Director of Debate Society/Associate Professor of Pan African Studies
University of Louisville
435 Strickler Hall
ewarner at louisville.edu
Old Strega <oldstrega at hotmail.com>
<edebate at ndtceda.com>, Jay Reed <jvreedmore at hotmail.com>
4/6/2009 2:51 AM
[eDebate] the value of the destruction of NDT debateon the heels of a good backchannel debate w kooz on the topic of the significance of challenging assumptions from inside the prevailing format, i offer these prospectives.
the thrust of my invocation of ede warner as a key figure in debate history lends itself to negativity only if one is completely committed to the assumptions of the current framework without reservation. the double-edged sword of the ede warner phenomenon is his assessment of failure and vision of evolution to a superior form. that is a thought-experiment worthy of greater consideration by all debaters.
the provisional model will be recent rule changes in the game of cricket which have shortened the game for the purpose of greater public accessibility to the sport. i picked this model from a discussion with a dell technical support tech who explained to me changes in the game of cricket while waiting for a super-slow restart.
could ndt c-x team debate change the rules of the game to become more accessible to the public as cricket has? the greatest obstacle to even considering the question is the identity formation of the community which rests upon the current process. habit makes one into a caricature of oneself. some say this psychological impediment is impossible to overcome. i disagree. this obstacle actually points to rapid evolution in contradistinction to the gradualism vaunted by reformers along the lines of william s. burroughs' argument against the darwinian evolution of species. the holding onto the past eventually gives way to avalanches since greater values demand transformation.
this is my problem with debate nostalgia. ede was no nostalgist who wanted to just include blacks within the current set of rules and commend their contributions to the activity. ede saw this as a big trap and fought the rules. did ede lose? hell no. inevitability is on ede's side.
the key to changing the rules is taking the best of what NDT c-x team debate has to offer and eliminating the worst. the worst is the tag-line drone derived from poor coaching and a lack of exemplars. take the average transcript of a high-speed debate and you will find the speed is cover for repetition of words and ideas.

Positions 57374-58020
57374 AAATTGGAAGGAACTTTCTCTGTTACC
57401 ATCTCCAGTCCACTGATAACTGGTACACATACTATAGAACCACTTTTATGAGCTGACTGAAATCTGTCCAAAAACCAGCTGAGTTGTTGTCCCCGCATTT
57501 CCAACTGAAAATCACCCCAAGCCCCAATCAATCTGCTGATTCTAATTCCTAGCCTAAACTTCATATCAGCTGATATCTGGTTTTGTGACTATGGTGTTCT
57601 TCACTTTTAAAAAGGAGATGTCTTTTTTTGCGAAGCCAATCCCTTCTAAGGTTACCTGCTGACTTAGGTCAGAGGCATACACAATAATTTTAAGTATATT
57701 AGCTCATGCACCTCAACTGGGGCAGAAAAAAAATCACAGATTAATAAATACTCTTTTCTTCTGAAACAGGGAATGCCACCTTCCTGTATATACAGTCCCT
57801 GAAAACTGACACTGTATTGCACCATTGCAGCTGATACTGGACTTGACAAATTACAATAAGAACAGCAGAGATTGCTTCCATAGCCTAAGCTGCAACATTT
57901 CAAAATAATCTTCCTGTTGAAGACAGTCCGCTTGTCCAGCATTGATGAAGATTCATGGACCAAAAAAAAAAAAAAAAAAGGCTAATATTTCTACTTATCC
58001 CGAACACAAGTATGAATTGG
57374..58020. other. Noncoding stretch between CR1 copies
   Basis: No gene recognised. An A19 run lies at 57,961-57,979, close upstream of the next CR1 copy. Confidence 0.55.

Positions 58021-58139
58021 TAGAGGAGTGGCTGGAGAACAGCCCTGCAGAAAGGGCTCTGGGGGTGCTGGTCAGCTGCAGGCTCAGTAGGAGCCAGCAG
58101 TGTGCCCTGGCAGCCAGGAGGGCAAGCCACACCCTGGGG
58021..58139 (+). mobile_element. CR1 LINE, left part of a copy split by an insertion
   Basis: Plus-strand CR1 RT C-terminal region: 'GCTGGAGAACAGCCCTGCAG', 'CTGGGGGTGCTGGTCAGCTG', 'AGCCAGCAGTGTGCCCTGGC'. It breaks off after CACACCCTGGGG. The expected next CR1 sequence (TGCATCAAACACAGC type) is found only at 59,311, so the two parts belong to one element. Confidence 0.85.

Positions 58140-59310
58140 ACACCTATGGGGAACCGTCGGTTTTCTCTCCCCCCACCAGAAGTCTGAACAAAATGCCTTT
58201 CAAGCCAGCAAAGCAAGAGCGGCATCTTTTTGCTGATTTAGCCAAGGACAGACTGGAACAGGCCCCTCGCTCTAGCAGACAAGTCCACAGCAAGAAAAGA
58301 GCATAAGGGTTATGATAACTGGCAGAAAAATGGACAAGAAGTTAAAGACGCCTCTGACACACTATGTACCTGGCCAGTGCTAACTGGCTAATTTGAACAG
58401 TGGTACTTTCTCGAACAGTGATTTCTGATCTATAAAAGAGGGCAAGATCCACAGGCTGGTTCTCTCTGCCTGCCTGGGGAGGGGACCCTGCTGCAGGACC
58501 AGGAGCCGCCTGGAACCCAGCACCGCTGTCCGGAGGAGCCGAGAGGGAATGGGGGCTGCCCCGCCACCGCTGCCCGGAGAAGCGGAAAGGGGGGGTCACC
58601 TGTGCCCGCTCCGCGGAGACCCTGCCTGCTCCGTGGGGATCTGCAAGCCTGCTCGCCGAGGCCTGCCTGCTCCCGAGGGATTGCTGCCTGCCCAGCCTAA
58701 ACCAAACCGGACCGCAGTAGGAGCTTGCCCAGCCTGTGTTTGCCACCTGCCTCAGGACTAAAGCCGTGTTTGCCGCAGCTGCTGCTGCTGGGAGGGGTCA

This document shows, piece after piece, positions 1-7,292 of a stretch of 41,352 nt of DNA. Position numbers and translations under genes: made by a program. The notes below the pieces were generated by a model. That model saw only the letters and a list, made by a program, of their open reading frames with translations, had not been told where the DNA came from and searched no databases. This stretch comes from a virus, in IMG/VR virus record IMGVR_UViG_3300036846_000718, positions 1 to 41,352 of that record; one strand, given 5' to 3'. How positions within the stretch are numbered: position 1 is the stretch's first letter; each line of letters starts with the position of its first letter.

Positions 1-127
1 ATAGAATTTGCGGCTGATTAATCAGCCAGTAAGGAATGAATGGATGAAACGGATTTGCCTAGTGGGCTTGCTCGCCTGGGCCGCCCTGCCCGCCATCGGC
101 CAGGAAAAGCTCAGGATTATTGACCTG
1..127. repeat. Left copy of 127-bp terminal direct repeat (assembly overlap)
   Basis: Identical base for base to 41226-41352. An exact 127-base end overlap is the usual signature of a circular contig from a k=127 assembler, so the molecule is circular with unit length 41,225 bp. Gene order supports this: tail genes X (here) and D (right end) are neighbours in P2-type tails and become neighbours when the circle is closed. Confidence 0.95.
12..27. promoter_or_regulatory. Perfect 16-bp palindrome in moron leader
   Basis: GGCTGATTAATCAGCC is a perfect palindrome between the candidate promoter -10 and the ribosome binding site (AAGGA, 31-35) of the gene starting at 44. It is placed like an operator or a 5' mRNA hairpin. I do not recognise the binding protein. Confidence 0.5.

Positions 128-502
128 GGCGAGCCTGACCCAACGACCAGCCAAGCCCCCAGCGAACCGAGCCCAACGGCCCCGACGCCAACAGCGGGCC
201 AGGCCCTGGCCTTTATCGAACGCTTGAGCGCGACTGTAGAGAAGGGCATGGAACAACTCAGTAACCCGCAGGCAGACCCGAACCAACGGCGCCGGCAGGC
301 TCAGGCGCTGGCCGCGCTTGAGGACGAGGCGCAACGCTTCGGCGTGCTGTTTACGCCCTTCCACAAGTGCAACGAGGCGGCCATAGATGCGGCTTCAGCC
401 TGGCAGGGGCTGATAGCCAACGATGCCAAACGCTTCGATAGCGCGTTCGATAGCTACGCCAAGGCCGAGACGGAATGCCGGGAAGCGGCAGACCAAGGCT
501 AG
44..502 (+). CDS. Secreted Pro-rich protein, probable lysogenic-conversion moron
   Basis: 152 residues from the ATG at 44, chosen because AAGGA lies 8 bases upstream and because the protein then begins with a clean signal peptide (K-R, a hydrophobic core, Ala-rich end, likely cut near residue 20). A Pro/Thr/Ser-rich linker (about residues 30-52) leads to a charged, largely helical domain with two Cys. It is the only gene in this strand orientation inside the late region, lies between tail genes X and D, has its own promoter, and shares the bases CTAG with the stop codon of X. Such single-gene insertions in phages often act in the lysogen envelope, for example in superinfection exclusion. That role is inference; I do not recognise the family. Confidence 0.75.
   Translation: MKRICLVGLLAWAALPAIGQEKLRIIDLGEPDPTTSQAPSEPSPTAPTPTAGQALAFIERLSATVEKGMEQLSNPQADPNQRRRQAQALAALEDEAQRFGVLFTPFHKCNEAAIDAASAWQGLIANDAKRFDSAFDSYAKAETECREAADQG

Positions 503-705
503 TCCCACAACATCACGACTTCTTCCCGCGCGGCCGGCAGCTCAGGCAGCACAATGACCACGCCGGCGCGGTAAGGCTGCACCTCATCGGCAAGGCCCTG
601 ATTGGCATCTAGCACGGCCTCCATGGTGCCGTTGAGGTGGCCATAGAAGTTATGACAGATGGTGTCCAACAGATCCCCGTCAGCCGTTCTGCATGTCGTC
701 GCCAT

flow spews spread the same ideas out across many pages which i argue is antithetical to the development of rhetorical style. speed is fine so long as you have plenty to say. ancient rhetoric privileged economy of speech and exemplars from competitive debate history and the many more great public speakers share this skill which is no longer cherished by the NDT community as the primary mark of excellence in speaking. the drone-spew is arguably a symptom of filling space for people who don't have enough ideas. transcript analysis of the best recent debates would prove fruitful for evolution. the quality coaches left in the activity could find avenues for improvement which do not come forward in immediate post-round judge critiques. as burroughs used to say about the playback of recordings, "STOP. INCH THE TAPE."
this speed "style" which has gained sway is analogous to the five-day cricket game in relation to public accessibility. assume the position of the lay evaluator of even the best NDT debates. possibly, you are amazed by the speed of the speakers. possibly as well, as your untrained ear picks out words and phrases here and there, you notice significant repetition and start to wonder if the professional debater is really saying that much. to hold an audience you have to have action and that's part of the cricket rule changes too. the question becomes how to move the action from the flow to the speech. again, consider transcript analysis. transcripts are not just archives for nostalgia. MLK was a debater whose speech garnered the action to hold any audience. his economy of speech which allowed him to explore the manipulation of tropes is vastly superior to your speeches. models like these should be used, not to merely reaffirm one's identity as a black debater or a debater who values black speakers, but also to establish higher speaking standards.